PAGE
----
A cooling tower is an industrial technological process that is used to release heat back into the air. Cooling towers are used in a wide range of industries factories, warehouses, chemical plants, power stations, refineries and facilities with large heating or air conditioning systems, known as HVAC. Cooling towers can usually be adjusted for a variety of factors, including performance, structure, drift and plume abatement.
Cooling towers take water that has been heated in an industrial process and spray it through nozzles onto materials called “fill.” Once on the “fill” material, the flow of the water through the tower is slowed, and thus exposing more water surface for the highest level of air-water contact. As water falls down the tower, the water hits air moving through the tower by an induced draft fan. This causes a small amount of water to be evaporated, creating a cooling action.
This newly cooled water is then pumped back into the condenser or other processor. Here, the water is ready to be reheated and again used for its industrial process.
Some cooling towers are assembled at factories and transported to the location. Small towers can be shipped intact while larger systems may need to be assembled on site. Factory assembled towers can sometimes be referred to as a “packaged cooling tower.”One example is the Marley NC crossflow, induced draft tower, which is a popular option for HVAC or light industrial applications.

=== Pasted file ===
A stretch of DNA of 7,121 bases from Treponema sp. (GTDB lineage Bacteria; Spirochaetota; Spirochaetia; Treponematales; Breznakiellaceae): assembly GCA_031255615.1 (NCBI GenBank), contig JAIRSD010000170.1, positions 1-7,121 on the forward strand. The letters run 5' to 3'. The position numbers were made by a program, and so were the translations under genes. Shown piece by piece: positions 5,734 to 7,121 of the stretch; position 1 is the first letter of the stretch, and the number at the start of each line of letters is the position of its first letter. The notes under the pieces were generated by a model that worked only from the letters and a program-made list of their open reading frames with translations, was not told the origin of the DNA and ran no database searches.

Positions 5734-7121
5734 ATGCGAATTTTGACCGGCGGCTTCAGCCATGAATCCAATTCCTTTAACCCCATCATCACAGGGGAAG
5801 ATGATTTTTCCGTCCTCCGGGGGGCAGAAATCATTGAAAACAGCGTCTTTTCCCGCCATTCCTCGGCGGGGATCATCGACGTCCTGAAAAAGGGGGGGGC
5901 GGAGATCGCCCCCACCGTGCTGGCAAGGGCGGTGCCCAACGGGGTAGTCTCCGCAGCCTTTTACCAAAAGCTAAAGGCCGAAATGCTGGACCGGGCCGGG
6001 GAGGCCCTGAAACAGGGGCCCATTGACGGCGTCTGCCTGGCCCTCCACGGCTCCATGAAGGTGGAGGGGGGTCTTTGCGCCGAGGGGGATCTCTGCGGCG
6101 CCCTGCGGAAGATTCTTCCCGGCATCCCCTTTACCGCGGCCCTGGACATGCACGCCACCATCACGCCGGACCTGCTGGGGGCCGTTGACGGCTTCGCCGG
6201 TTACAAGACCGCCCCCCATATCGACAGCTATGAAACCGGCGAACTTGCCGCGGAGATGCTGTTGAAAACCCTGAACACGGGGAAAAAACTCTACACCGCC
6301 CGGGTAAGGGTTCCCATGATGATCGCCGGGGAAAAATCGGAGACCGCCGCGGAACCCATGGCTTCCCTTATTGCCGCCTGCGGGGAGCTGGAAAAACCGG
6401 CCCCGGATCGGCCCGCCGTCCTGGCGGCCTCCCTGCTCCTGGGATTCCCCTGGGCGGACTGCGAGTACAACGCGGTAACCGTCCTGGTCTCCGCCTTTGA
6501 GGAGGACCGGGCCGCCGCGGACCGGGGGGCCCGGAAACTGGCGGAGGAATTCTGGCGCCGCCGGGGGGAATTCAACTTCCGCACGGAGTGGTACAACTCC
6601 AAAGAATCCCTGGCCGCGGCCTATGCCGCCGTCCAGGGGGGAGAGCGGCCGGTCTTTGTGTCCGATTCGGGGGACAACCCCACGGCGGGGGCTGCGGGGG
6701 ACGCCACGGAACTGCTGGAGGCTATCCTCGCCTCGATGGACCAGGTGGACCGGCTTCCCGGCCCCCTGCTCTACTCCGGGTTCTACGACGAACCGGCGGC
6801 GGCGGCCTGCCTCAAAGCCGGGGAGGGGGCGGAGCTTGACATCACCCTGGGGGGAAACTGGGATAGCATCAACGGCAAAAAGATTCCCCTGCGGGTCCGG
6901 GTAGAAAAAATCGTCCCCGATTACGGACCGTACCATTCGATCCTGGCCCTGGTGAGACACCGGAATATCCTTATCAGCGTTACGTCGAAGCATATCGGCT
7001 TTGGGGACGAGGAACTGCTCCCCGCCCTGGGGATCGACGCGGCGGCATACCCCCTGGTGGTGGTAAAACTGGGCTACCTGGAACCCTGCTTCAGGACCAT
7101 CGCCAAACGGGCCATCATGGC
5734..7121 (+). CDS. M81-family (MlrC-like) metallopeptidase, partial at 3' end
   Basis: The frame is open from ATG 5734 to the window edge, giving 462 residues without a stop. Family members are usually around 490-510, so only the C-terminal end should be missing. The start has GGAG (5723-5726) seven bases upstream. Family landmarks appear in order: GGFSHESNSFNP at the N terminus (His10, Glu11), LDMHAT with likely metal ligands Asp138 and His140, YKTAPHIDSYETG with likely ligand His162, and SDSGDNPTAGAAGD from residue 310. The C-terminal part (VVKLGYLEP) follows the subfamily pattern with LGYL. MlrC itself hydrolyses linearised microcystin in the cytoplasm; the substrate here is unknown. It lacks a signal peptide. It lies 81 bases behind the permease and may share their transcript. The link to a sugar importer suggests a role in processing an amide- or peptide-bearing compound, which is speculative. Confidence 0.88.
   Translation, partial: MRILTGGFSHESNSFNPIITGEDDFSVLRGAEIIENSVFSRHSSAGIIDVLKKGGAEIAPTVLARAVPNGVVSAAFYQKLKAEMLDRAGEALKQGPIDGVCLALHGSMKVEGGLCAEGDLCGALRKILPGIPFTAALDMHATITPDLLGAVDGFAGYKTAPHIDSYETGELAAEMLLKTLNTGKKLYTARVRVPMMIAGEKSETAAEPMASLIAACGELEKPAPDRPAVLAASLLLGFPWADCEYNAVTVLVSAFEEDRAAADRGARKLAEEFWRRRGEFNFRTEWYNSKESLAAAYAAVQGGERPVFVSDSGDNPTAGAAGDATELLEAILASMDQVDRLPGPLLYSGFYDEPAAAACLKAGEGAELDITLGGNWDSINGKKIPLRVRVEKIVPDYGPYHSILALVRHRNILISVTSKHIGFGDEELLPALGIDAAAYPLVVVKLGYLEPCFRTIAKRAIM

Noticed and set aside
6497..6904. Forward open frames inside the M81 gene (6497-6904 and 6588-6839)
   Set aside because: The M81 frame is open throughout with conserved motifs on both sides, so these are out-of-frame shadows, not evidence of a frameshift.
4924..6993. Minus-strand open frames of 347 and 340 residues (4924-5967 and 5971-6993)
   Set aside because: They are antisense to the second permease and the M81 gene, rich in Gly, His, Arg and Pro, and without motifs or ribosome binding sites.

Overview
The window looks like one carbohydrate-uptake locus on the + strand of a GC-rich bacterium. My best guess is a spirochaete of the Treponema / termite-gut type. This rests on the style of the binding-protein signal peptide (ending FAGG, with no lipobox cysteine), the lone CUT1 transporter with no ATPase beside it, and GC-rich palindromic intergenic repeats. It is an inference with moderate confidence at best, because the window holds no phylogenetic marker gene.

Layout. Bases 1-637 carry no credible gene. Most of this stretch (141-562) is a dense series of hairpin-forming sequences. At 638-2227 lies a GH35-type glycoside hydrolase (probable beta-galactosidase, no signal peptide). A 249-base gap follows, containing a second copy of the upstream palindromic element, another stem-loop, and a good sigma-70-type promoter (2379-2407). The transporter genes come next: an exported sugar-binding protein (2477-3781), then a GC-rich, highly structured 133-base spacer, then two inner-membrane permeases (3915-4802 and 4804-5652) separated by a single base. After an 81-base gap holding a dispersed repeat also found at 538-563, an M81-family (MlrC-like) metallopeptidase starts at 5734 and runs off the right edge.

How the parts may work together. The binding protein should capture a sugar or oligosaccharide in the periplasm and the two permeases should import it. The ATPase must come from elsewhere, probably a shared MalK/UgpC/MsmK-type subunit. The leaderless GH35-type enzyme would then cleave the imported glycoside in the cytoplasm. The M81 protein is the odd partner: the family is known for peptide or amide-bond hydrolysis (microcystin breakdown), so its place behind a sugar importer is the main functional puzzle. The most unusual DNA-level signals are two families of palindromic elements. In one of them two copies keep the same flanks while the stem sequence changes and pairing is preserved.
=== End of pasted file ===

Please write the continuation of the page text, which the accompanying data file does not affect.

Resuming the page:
Some cooling towers have to be built on-site. These are field-erected towers and are primarily constructed at or near the site of the industrial construction. The manufacturer or service provider will generally provide the labor. Field-erected towers can be of crossflow and counterflow technology and often needed for power or heavy-industrial uses. One popular option is the Marley F400 counterflow tower, which can be customized to meet your exact specifications.
In crossflow towers, the water flows vertically through the fill and the air comes in through a horizontal direction, cutting across the flow of the descending water. This eliminates the requirement for air to flow through the distribution system. This allows for gravity to be used to filter the hot water into basins.Counterflow cooling towers utilize the upward flow of air, countering the flow of falling water. This vertical airflow makes it impossible to use gravity-flow basins. Instead, counterflow towers use pressurized spray nozzles to distribute the water over the top of the fill.
Other technologies include induced draft cooling towers, which use fans on the top of the unit to pull air through the tower. The opposite force is at work with forced draft towers, where air is pumped through at the base of the tower. A forced draft tower is a great option for an indoor facility.